Sheriff Ross Mirkarimi first laid hands on his wife, Eliana Lopez, in March 2011, months before a New Year’s Eve argument over future custody of their young son ended in a physical fight that led to the sheriff’s arrest on domestic abuse allegations Friday, according to court documents.
The couple, who were prior to the fight “sometimes” overheard verbally fighting by a neighbor, Ivory Madison, were in a car on their way to lunch on Dec. 31 when Mirkarimi became “ballistic” after Lopez, a former television actress in her native Venezuela, allegedly asked the then-sheriff-elect if she could take the couple’s young son, Theo — who was present in the back seat of the vehicle — to South America following Mirkarimi’s Jan. 8 inauguration, according to an affidavit attached to Mirkarimi’s arrest warrant (you can read the entire document here).
“Fuck you, fuck you, you are trying to take Theo away from me,” Mirkarimi allegedly responded, according to an interview police conducted with Madison, who lives four address numbers away from Mirkarimi and Lopez on Webster Street in San Francisco’s Western Addition neighborhood.
Mirkarimi turned the car around, “stat[ing] something to the effect that she [Lopez] didn’t deserve to eat,” Lopez allegedly told Madison on Jan. 1, in a tearful conversation conducted after Lopez slipped out of her home while Mirkarimi was in the shower, the affidavit read.
The Dec. 31 fight continued when the family returned home, with Mirkarimi “pushing, pulling, and grabbing” his wife in front of their son, who was “screaming and crying.” Lopez threatened to call police, which eventually calmed Mirkarimi down, Lopez told Madison.
While Mirkarimi was in the shower on Jan. 1, Lopez went to Madison’s home, where, on camera, she showed Madison a bruise on her right arm, allegedly sustained during the previous day’s fight with her husband, according to affidavit. The bruise in question was “brown in color… pretty big… hand mark or finger marks” on the inside of Lopez’s upper right arm, according to the affidavit.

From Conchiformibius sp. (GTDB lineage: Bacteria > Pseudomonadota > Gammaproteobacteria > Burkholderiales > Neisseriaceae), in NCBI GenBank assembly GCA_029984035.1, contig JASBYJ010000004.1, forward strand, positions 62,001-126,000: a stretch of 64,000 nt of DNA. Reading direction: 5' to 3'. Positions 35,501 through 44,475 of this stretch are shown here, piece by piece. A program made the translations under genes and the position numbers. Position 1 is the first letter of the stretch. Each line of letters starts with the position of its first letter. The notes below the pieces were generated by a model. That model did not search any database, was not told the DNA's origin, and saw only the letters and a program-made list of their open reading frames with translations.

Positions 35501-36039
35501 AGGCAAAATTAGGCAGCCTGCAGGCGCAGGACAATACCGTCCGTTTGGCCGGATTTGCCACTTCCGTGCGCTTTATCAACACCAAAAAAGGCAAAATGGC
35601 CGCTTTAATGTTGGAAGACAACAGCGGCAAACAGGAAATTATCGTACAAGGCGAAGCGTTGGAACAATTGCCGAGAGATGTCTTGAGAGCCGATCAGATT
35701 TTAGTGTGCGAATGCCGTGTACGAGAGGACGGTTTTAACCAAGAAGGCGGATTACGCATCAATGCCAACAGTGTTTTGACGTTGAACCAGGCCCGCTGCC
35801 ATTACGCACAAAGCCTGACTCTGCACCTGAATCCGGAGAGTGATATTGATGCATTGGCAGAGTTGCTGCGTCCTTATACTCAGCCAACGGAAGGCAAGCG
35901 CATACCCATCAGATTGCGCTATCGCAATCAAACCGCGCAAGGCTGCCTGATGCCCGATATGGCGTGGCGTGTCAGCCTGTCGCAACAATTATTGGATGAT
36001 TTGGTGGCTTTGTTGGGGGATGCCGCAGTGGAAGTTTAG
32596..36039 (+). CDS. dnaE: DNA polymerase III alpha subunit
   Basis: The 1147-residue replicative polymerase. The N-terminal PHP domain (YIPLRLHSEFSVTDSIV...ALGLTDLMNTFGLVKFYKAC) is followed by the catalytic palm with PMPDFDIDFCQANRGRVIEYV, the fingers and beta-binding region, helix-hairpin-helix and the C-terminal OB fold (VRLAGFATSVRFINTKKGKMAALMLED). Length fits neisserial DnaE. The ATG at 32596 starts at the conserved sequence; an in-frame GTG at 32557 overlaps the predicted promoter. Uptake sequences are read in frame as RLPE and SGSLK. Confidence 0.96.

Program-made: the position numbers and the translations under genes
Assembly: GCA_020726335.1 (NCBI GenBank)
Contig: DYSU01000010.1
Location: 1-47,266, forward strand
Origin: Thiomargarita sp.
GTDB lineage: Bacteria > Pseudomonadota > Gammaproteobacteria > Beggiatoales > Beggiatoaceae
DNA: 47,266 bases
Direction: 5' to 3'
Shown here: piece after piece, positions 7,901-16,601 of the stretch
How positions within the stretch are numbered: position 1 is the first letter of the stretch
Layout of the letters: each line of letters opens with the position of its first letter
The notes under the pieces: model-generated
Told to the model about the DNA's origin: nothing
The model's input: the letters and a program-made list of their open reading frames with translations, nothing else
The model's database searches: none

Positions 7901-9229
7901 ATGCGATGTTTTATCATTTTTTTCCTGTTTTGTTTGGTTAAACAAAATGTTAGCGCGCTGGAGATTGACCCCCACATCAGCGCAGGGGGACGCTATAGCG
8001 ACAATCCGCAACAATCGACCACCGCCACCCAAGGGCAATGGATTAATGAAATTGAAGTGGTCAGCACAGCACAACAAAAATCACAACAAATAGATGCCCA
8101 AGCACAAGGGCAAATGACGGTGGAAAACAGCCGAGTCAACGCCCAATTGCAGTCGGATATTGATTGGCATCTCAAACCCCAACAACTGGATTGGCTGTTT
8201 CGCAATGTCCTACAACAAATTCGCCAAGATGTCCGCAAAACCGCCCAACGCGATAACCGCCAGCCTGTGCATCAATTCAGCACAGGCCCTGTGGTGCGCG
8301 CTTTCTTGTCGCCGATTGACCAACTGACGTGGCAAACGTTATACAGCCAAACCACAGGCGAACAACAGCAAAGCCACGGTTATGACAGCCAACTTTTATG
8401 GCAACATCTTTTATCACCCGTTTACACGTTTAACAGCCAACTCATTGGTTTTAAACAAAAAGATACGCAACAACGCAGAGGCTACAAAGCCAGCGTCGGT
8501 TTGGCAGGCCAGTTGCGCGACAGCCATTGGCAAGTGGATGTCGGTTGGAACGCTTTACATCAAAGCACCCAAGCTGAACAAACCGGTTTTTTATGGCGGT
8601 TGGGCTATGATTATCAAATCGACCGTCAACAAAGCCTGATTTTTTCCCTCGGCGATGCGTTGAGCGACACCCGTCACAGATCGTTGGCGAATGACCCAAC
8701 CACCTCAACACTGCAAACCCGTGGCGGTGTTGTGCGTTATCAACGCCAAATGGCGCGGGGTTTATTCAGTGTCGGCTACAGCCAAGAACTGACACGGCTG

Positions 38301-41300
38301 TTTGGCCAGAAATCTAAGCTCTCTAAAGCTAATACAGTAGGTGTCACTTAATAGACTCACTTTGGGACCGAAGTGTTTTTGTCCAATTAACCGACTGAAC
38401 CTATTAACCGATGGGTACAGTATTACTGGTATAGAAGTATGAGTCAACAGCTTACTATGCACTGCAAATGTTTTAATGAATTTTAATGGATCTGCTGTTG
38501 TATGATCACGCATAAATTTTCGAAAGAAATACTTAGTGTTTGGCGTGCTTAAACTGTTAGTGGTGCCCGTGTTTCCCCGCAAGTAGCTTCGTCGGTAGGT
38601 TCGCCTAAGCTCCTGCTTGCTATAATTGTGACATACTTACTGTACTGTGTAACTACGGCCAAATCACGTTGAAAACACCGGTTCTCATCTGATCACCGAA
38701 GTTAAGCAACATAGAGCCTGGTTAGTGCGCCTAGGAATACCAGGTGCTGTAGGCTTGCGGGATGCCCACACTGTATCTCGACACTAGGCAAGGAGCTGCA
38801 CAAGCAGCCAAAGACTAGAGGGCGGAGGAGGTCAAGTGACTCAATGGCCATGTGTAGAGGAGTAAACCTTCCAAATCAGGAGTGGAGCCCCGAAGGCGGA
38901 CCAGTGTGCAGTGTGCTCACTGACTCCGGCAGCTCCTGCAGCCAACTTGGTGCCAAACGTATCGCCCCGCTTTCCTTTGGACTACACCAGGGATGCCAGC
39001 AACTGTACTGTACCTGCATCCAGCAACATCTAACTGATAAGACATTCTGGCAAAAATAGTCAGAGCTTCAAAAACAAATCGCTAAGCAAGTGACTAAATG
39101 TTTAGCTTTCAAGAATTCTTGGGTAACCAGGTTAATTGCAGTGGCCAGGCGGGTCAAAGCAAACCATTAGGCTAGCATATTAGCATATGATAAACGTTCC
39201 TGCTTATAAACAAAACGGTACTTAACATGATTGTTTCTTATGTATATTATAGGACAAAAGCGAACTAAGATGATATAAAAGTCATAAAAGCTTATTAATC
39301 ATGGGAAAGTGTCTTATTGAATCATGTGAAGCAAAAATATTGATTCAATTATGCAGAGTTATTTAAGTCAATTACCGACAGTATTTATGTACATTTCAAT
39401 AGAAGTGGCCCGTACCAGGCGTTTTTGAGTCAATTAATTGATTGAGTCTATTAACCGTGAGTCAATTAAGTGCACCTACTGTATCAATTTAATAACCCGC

Madison saw no other marks or bruises on Lopez’s body, and Lopez did not mention any, according to the affidavit.
“This happened yesterday,” Lopez told Madison on videotape, according to the affidavit.
“Two times in 2011 and this is the second time this his happening. I told Ross I want to work on this marriage, we need help, I been telling him we need help and I’m going to use this just in case he wants to take Theo away from me because he did said [sic] that he is very powerful and can do it.”
Mirkarimi told his wife on several occasions that he is a “very powerful man,” according to the affidavit, which was first obtained Tuesday by the San Francisco Chronicle.
Armed with this information, police contacted Lopez, who said “she was very well and doing fine,” and declined to speak with investigators. Police contacted Lopez’s attorney, Cheryl Wallace, who said that Lopez would not speak with investigators.
Lopez showed her bruise and told a second neighbor that she was worried about her husband, according to the affidavit. The couple’s son, Theo, witnessed the physical altercation between his parents, according to the second witness. Theo told his mother, “Daddy made boo-boo on mommy’s arm,” according to the affidavit.
Wallace did not respond to an e-mail from the Appeal seeking comment. Jim Stearns, Mirkarimi’s campaign manager during his successful campaign for sheriff last year, directed requests for comment to Wallace.
District Attorney George Gascon on Friday charged Mirkarimi with three misdemeanor counts: domestic violence, dissuading a witness, and endangering the health of a child.
Lopez has said publicly that she has no quarrel with her husband, and that she will “fight the charges” alongside the sheriff. The day before Mirkarimi’s arrest, Lopez was present at a press conference calling for his resignation.
Gascon told reporters that his office had received information that Mirkarimi had abused his wife prior to Dec. 31. In December, Lopez made several domestic-violence-related posts to her Twitter account that seemed to suggest she was at least worried about domestic violence in general, the San Francisco Examiner reported Tuesday.
Mirkarimi will be arraigned Thursday morning in San Francisco Superior Court. If convicted, he may lose his right to carry his office-issued firearm. Mayor Ed Lee has no immediate plans to censure or suspend the county sheriff, according to reports.